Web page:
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The Hennepin County Attorney's Office has hired a team of former federal prosecutors to take over the high-profile murder case against state trooper Ryan Londregan, signing a formal contract Thursday that includes an initial $1 million billing cap for their services.

Four attorneys from Steptoe LLP, a Washington D.C.-based international law firm, will be deputized as special assistant county attorneys and assume ongoing litigation against Londregan, who fatally shot motorist Ricky Cobb II last summer during a traffic stop. The move comes amid a legal team shake-up; the assistant county attorney who was leading the case recently walked away from prosecuting the trooper.

The 28-page contract, released to the media Friday afternoon, outlines basic terms of the arrangement, including pay rates for attorneys (blended at $850 per hour), paralegals ($250 per hour) and a tentative end date of Dec. 31, 2025.

The legal team will report directly to County Attorney Mary Moriarty and Deputy County Attorney Sarah Davis, who maintain control over the prosecution.

"Our goal in this case, as in every case, is to achieve a just process and outcome, public transparency, and accountability for the harm that has been caused," Moriarty said in a statement. "It is clear this case will be extremely resource intensive and will involve extensive litigation prior to trial. These former federal prosecutors with impeccable credentials will be singularly focused on this case while the rest of our team continues the critical work of prosecuting the high volume of other serious cases that are central to safety in our community."

On Tuesday, the Hennepin County Board voted 5 to 1 to authorize Moriarty's request for outside counsel, after she appeared before the body to ask for its assistance. She told commissioners that her office was down 10 attorneys and lacked enough experienced litigators to handle the Londregan prosecution along with the typical load of other criminal cases.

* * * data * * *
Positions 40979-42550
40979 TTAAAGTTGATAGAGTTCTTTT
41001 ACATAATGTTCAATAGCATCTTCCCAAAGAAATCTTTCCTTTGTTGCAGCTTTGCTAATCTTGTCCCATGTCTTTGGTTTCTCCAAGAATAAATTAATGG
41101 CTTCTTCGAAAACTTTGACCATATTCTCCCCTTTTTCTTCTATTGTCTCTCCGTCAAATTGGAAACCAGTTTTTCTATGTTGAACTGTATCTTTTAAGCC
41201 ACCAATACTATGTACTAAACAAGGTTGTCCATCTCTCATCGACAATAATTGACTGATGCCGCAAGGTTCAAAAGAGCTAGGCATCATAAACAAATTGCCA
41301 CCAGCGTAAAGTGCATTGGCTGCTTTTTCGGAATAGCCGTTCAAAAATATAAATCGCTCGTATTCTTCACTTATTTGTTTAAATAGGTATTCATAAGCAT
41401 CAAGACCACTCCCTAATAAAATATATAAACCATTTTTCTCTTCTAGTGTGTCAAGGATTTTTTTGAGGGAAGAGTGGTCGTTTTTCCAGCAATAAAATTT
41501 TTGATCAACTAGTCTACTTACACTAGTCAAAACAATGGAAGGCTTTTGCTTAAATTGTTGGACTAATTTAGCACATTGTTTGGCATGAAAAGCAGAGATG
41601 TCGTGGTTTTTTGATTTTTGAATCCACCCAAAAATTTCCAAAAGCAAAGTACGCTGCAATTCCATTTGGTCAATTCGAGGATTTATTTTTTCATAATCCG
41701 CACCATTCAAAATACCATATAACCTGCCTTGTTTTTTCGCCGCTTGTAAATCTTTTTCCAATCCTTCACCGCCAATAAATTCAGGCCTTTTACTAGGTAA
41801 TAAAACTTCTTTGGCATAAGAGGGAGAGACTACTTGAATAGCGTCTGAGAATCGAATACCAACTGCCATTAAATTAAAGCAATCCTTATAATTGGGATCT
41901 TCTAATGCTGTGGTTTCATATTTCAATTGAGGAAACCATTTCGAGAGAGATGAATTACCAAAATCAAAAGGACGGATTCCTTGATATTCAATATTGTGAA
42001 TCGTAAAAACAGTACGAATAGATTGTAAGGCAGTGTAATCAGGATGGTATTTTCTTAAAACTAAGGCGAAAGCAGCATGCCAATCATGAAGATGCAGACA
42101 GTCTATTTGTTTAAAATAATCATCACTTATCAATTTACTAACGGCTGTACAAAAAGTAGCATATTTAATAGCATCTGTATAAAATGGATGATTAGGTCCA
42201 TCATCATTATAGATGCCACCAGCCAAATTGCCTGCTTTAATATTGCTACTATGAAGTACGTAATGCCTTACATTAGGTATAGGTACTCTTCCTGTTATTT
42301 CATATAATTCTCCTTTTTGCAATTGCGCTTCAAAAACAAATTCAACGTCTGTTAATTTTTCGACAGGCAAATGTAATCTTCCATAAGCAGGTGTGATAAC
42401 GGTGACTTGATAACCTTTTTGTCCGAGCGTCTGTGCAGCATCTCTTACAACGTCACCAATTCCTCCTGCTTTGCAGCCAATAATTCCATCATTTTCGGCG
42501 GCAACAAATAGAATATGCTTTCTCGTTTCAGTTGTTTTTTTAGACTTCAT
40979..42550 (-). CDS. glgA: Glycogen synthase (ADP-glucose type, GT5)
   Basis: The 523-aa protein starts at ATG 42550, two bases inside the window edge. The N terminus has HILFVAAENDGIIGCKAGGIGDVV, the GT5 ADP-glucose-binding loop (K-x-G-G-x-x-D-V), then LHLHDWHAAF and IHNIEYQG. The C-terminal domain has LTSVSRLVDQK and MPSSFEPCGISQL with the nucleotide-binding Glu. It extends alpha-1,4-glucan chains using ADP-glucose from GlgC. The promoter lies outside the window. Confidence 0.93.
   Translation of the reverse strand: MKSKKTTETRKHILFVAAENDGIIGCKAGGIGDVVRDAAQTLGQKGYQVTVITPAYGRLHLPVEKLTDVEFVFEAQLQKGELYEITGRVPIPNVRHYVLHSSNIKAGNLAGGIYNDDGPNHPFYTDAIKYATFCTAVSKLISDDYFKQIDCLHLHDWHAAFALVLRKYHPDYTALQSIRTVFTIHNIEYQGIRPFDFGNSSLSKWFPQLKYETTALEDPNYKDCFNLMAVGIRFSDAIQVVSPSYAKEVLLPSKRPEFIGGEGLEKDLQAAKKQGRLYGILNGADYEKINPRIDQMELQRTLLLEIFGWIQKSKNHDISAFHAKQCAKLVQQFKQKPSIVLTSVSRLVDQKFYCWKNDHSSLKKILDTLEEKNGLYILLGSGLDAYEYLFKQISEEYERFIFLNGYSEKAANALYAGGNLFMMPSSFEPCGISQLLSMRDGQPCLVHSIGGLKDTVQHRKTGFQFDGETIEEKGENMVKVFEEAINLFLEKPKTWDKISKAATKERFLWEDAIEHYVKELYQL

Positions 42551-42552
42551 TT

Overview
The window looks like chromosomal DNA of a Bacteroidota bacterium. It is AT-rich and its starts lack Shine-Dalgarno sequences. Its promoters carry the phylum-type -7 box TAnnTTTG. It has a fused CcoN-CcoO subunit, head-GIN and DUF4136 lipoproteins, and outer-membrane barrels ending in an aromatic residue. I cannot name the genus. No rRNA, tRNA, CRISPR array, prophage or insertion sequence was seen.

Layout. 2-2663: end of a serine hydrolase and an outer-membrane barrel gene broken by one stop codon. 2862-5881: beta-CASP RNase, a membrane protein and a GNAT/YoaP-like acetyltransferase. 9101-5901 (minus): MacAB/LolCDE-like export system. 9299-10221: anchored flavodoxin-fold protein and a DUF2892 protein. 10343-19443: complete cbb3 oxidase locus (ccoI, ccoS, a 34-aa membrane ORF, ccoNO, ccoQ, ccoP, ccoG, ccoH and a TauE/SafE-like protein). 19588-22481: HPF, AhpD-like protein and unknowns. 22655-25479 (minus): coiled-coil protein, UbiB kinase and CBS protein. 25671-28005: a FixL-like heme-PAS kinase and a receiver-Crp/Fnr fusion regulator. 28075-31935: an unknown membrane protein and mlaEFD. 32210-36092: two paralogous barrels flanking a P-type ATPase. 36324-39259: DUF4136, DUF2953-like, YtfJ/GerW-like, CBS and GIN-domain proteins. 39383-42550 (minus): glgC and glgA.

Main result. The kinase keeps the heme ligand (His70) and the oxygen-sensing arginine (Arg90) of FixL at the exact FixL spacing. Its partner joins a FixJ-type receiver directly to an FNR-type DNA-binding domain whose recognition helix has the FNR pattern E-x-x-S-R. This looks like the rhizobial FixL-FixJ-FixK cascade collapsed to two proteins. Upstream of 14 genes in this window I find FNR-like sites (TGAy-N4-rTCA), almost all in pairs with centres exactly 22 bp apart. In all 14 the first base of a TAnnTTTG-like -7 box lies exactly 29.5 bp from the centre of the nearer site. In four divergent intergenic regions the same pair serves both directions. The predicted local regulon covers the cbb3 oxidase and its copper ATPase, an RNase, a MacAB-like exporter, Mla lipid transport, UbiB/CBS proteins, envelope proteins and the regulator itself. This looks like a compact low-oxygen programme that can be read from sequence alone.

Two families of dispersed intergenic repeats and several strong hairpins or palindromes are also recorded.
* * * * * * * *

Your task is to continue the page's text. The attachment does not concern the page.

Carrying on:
At the time, ongoing cost was a concern for Commissioner Jeffrey Lunde, who said it would be hard for the board to stop funding the case if consulting fees get out of hand.

"What is the burn rate?" Lunde asked Moriarty, who did not provide a direct answer. "I think it will be very difficult for us to pull back. Once we are in, we are in."

Kevin Anderson was the only commissioner to vote against Moriarty's request, saying he didn't feel it aligned with a previous, long-standing county policy about hiring outside counsel. That policy, in place since the early 1990s, says the county attorney needs to detail the special expertise outside attorneys bring to a case. The policy does not require the county attorney to put the contract out for bid.

The framework approved by the board stipulates that Moriarty inform county leaders when she hires outside lawyers for criminal cases and give updates on costs at least twice a year. All accrued legal fees must come out of the County Attorney Office's existing $78 million in 2024.